Leprosy – Diagnosis, Symptoms, and Treatment
What is Leprosy?
Leprosy is an infectious disease caused by the bacteria Mycobacterium leprae. This bacteria infects the skin and peripheral nerves, initially leading to skin hypopigmentation, diminished sensation, and tender enlarged peripheral nerves. The face and hands are often involved. Individuals may eventually develop lumps and swelling of the face and other body regions, leading to disfigurement and disability if left untreated.
Leprosy most often occurs in countries such as India, Brazil, and Africa. Exposure in the United States is typically related to traveling. Fortunately, the disease is not highly contagious, and if diagnosed early, antimicrobial therapy is very effective.
What Causes Leprosy?
The bacteria Mycobacterium leprae causes leprosy. The most likely mode of transmission is via the respiratory route. Most cases are spread by this mechanism in individuals exposed to known cases. The disease is not highly contagious, and the majority of exposed individuals do not contract the disease. Once inhaled, the bacteria can disseminate throughout the body. The bacteria are occasionally be spread by entering breaks in the skin. There are also reports of transmission via contact with armadillos. Additional risk factors for leprosy include:
- Older age
- Genetic predisposition
Immunosuppression includes individuals with HIV/AIDS, those receiving chemotherapy, and individuals taking biologic agents for rheumatologic conditions.
How Common is Leprosy?
Most cases of leprosy are seen in countries such as India, Brazil, Indonesia, and Nigeria. In the United States, approximately 300 new cases occur annually – about 75% of these cases occur in immigrants.
Leprosy is more common in males compared to females. The condition typically requires referral to an infectious disease specialist.
Signs and Symptoms
Symptoms and signs of leprosy typically include:
- Hypopigmented skin patches
- Red skin patches
- Loss of sensation in involved areas
- Paresthesias – numbness/tingling sensation
- Painless wounds or burns
- Tender enlarged peripheral nerves
- Lump and swelling of the earlobes & face
Patients often have skin lesions that do not respond to the treatment of common dermatologic ailments. Cardinal feature includes the presence of sensory loss within the lesions. Occasionally, individuals will report a painless cut or burn in the absence of an inciting injury. A history of travel or residence in a country where the condition is endemic is another clue.
Patients with leprosy frequently develop immunologic reactions characterized by a systemic inflammatory response. They may occur before, during, or after treatment – it affects 30%-50% of all patients with leprosy. Symptoms typically include:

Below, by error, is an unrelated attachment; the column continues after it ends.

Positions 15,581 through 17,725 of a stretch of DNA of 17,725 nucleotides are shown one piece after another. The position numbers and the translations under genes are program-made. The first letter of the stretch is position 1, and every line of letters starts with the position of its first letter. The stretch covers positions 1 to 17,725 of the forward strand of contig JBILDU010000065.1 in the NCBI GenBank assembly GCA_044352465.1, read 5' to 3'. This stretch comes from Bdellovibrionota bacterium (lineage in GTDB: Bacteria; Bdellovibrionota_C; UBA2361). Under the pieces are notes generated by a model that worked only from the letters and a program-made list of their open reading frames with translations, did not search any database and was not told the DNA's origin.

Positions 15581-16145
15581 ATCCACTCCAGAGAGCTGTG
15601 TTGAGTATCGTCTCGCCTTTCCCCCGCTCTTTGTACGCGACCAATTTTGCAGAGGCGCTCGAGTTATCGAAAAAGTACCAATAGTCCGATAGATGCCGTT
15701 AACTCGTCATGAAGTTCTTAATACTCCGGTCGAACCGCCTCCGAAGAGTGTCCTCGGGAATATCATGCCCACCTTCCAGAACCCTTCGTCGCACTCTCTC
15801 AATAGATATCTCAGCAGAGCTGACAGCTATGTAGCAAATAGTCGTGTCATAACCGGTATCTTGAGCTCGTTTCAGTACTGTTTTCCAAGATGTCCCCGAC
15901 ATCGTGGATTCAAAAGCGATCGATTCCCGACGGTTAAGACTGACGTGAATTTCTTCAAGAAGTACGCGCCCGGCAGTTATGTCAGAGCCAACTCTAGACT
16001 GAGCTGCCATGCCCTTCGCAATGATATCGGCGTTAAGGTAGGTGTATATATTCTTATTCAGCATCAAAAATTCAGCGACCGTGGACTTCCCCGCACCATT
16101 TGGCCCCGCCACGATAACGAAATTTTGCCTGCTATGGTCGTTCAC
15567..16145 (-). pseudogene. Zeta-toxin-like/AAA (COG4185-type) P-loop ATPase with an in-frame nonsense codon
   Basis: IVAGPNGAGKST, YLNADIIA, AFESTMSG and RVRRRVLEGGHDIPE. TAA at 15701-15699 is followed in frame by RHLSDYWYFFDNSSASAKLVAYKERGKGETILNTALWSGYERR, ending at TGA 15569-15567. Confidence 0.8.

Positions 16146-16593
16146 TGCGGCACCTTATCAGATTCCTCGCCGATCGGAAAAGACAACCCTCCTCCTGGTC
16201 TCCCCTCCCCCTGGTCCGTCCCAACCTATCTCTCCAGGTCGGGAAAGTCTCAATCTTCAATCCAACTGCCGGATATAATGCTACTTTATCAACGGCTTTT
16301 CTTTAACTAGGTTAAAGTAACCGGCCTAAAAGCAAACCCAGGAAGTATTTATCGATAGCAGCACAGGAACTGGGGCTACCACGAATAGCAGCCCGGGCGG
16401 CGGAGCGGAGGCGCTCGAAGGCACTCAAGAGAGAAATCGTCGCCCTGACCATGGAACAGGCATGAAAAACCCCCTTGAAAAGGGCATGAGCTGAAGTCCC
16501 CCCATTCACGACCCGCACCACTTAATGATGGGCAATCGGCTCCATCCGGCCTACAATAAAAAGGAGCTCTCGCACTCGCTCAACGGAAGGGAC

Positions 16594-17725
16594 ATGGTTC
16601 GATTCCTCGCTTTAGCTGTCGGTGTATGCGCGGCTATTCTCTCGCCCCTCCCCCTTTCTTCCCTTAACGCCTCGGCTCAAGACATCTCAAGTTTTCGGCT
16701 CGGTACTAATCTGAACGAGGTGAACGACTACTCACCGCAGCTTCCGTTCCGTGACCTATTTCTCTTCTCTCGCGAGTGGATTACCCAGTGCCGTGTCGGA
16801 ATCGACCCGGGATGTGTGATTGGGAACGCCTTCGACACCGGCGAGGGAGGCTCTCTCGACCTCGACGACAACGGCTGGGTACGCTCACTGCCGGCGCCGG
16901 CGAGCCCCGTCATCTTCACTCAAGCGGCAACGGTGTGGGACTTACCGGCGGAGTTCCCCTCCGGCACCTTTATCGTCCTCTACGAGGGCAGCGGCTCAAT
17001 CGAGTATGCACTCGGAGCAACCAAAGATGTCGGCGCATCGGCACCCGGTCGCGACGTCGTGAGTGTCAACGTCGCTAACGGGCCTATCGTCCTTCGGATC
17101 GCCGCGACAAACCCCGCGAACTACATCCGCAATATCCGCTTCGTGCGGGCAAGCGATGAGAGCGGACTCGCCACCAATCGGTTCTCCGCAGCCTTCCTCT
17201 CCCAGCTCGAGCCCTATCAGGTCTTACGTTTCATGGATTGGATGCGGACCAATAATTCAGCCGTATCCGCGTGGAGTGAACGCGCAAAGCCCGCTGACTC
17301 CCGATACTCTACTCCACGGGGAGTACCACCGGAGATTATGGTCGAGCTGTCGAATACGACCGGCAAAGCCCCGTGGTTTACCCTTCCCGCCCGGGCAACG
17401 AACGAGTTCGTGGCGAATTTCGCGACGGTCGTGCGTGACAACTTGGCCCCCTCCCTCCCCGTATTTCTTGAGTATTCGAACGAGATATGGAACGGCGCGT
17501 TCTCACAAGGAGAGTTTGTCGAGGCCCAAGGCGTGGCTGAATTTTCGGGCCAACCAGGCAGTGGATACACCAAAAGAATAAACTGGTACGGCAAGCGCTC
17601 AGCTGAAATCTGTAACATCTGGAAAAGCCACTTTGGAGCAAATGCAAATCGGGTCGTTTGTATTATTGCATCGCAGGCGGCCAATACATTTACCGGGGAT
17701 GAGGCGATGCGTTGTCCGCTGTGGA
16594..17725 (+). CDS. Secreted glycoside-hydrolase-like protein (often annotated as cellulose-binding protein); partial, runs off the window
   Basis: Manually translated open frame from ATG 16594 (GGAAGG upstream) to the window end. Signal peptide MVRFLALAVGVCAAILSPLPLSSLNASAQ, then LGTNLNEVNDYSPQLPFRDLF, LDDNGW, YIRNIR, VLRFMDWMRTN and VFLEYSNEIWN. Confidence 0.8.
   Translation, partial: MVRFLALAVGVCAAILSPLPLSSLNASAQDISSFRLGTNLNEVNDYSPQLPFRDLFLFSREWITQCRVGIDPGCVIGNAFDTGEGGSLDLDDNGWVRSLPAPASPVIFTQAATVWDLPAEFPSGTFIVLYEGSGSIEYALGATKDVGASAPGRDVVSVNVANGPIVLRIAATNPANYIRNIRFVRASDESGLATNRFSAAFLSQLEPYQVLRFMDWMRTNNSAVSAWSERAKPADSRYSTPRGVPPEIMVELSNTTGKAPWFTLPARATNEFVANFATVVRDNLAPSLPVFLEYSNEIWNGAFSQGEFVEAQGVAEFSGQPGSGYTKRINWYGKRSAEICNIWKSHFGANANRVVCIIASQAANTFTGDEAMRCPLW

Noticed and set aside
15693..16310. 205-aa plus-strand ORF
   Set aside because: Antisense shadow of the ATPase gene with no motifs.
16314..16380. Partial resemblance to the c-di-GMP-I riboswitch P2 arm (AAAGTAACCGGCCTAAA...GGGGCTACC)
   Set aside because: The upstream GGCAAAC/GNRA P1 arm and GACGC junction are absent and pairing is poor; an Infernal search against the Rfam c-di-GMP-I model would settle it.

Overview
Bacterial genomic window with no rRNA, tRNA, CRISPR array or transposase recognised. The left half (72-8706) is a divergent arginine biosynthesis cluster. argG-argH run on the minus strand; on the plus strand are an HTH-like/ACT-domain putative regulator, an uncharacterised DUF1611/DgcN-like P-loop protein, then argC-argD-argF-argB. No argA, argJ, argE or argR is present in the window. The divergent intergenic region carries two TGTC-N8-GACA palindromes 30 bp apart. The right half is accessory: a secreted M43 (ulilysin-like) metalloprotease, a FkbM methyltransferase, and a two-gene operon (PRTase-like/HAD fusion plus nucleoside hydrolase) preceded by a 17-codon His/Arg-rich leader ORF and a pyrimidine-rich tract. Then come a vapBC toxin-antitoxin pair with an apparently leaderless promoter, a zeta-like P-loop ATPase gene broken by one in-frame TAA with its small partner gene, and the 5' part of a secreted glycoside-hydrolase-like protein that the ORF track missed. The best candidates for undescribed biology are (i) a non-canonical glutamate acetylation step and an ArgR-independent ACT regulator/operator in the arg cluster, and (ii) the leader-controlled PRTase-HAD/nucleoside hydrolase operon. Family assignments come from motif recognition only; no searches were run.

- Constitutional symptoms - fatigue, malaise, & fever
- Nerve inflammation & pain (neuritis)
- Joint inflammation & pain (arthritis)
- Inflammation of the iris in the eye (iritis)
- Runny nose or nasal congestion (nasopharyngeal symptoms)
Severe cases may result in sepsis, paralysis, deformity. Patients must often be educated that these symptoms are not related to a drug-reaction and that therapy should be continued.
Early diagnosis and treatment of leprosy are critical to prevent long-term complications such as neuropathy, disfigurement, and disability. The diagnosis is suggested based on characteristic physical examination findings and confirmed with a full-thickness skin biopsy from the edge of the skin lesion. The biopsy specimen is subsequently analyzed for Mycobacterium leprae using polymerase chain reaction (PCR) testing and bacterial culture.
Your doctor may obtain basic laboratory studies such as a CMP (comprehensive metabolic panel) and CBC (complete blood cell count). Depending on your risk factors, they may also evaluate for HIV with antigen and antibody testing.
The treatment of leprosy typically consists of a multi-drug regimen. This typically consists of a 12-24 month combination of the following agents:
Nerve inflammation (neuritis) is usually treated with corticosteroids, such as Deltasone (prednisone). Patients are generally evaluated with physical examination and basic laboratory studies every 3 months to assess clinical response and treatment complications. Patients with systemic immunologic reactions are usually continued on antimicrobial therapy. However, the rifampin dose may be reduced in these situations. Individuals in endemic areas are often vaccinated with Bacillus Calmette-Guérin, which can partially protect against the disease.
Relapses of Leprosy are rare, occurring approximately 5-10 years after treatment completion. Occasionally, relapse is difficult to distinguish from an immunologic reaction. Treatment with corticosteroids usually leads to clinical improvement in individuals with the immunologic reaction but does not eradicate relapses.
- Global leprosy situation, 2010. Wkly Epidemiol Rec 2010; 85:337. - https://www.who.int/lep/resources/who_wer8535/en/
- Truman RW, Singh P, Sharma R, et al. Probable zoonotic leprosy in the southern United States. N Engl J Med 2011; 364:1626. - https://www.nejm.org/doi/full/10.1056/NEJMoa1010536
- Moschella SL. An update on the diagnosis and treatment of leprosy. J Am Acad Dermatol 2004; 51:417. - https://www.ncbi.nlm.nih.gov/pubmed/15337986
The above information is an educational aid only. It is not intended as medical advice for individual conditions or treatments. Talk to your doctor, nurse or pharmacist before following any medical regimen to see if it is safe and effective for you.